'The Little Match Girl' review or 'Can someone, please pretty please, get me some light!'

The Little Match Girl, created by Arthur Pita (after Hans Christian Andersen)
Lilian Baylis Studio, Sadler's Wells, 17th December 2014 
Written for Time Out 

Hip choreographer Arthur Pita’s latest dance piece, ‘The Little Match Girl’, is based on the Hans Christian Andersen story and involves a poor little match girl who is cast aside by her cruel neighbours on Christmas Eve. It is performed in Italian, incorporates ballet and opera and even a ghostly journey to the moon. It could have been obscure but instead is funny, emotive and effortlessly moving. 

Corey Claire Annand plays the girl Fiametta, who spends her days trying to sell matches. Annand is an expressive and relaxed performer, dancing as if it comes as naturally to her as walking. This ease of performance is reflected among all the cast, ensuring an informality appropriate to a family (ages five-plus) show.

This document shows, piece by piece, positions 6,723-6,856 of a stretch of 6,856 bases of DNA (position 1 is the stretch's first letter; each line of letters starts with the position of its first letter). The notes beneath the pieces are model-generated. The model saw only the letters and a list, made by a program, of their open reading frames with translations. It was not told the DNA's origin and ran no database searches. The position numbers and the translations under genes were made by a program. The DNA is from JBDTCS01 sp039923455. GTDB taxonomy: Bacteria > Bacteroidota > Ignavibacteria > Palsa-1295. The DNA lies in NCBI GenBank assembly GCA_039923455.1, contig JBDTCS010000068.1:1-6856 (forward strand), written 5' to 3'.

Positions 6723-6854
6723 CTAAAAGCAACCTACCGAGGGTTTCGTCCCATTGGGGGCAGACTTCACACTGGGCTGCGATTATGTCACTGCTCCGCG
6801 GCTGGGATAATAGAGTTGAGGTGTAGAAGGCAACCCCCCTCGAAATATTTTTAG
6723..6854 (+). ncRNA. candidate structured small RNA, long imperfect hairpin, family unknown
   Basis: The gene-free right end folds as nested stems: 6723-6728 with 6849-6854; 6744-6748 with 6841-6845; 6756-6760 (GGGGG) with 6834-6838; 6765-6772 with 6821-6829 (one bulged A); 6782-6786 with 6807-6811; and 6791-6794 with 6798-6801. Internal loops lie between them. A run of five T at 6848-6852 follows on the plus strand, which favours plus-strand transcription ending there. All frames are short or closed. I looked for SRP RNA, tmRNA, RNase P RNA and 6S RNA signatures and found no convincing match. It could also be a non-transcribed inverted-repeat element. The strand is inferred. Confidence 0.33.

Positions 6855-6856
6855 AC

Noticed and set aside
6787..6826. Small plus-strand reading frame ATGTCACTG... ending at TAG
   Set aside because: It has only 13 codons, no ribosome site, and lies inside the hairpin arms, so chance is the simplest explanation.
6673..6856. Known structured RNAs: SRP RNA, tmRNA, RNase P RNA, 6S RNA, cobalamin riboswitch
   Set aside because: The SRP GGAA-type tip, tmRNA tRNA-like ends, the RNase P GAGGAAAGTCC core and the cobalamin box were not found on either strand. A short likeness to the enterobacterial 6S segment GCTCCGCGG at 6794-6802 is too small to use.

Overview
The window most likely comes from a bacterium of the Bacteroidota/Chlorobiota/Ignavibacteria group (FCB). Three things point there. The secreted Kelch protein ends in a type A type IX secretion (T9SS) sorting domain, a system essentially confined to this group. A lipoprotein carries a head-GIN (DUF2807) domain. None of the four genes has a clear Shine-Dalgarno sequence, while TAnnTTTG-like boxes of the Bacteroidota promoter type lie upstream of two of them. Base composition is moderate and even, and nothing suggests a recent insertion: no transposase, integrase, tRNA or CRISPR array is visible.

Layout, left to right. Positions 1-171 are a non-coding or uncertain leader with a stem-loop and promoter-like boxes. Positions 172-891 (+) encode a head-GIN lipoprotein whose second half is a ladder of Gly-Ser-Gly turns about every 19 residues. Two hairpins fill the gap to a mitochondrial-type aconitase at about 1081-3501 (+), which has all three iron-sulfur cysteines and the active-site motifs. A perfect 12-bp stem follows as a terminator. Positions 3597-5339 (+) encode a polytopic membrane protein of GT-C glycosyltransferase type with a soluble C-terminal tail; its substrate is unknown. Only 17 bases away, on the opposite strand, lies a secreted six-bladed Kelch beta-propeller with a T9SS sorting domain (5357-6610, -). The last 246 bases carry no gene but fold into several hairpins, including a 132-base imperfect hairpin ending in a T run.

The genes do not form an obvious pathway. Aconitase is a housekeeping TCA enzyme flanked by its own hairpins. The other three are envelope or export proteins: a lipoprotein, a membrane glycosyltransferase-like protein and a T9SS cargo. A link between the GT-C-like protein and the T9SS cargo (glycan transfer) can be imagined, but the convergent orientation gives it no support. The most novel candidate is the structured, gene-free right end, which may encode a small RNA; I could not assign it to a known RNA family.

The other three performers provide a vicious counterpoint to Annand’s delicate innocence. Valentia Golfieri is excellent as the puffed up, petticoat-laden Angelica, scowling and stomping about with real menace. At one point, the little match girl shivers outside in the cold, as we watch a silhouette of Angelica and her rich family quaff champagne in the warm indoor glow. 

These vibrant characters are complemented by Frank Moon’s subtle soundtrack, which he performs using an eclectic range of instruments, including a theramin (otherworldy) and cittern (soulful). Yann Seabra’s simple set – really just a great big moon and a lot of snow – completes the picture. When the little match girl finally finds happiness – in the afterlife, alas – and lights up the sky with stars, satisfied sighs ring around the audience.


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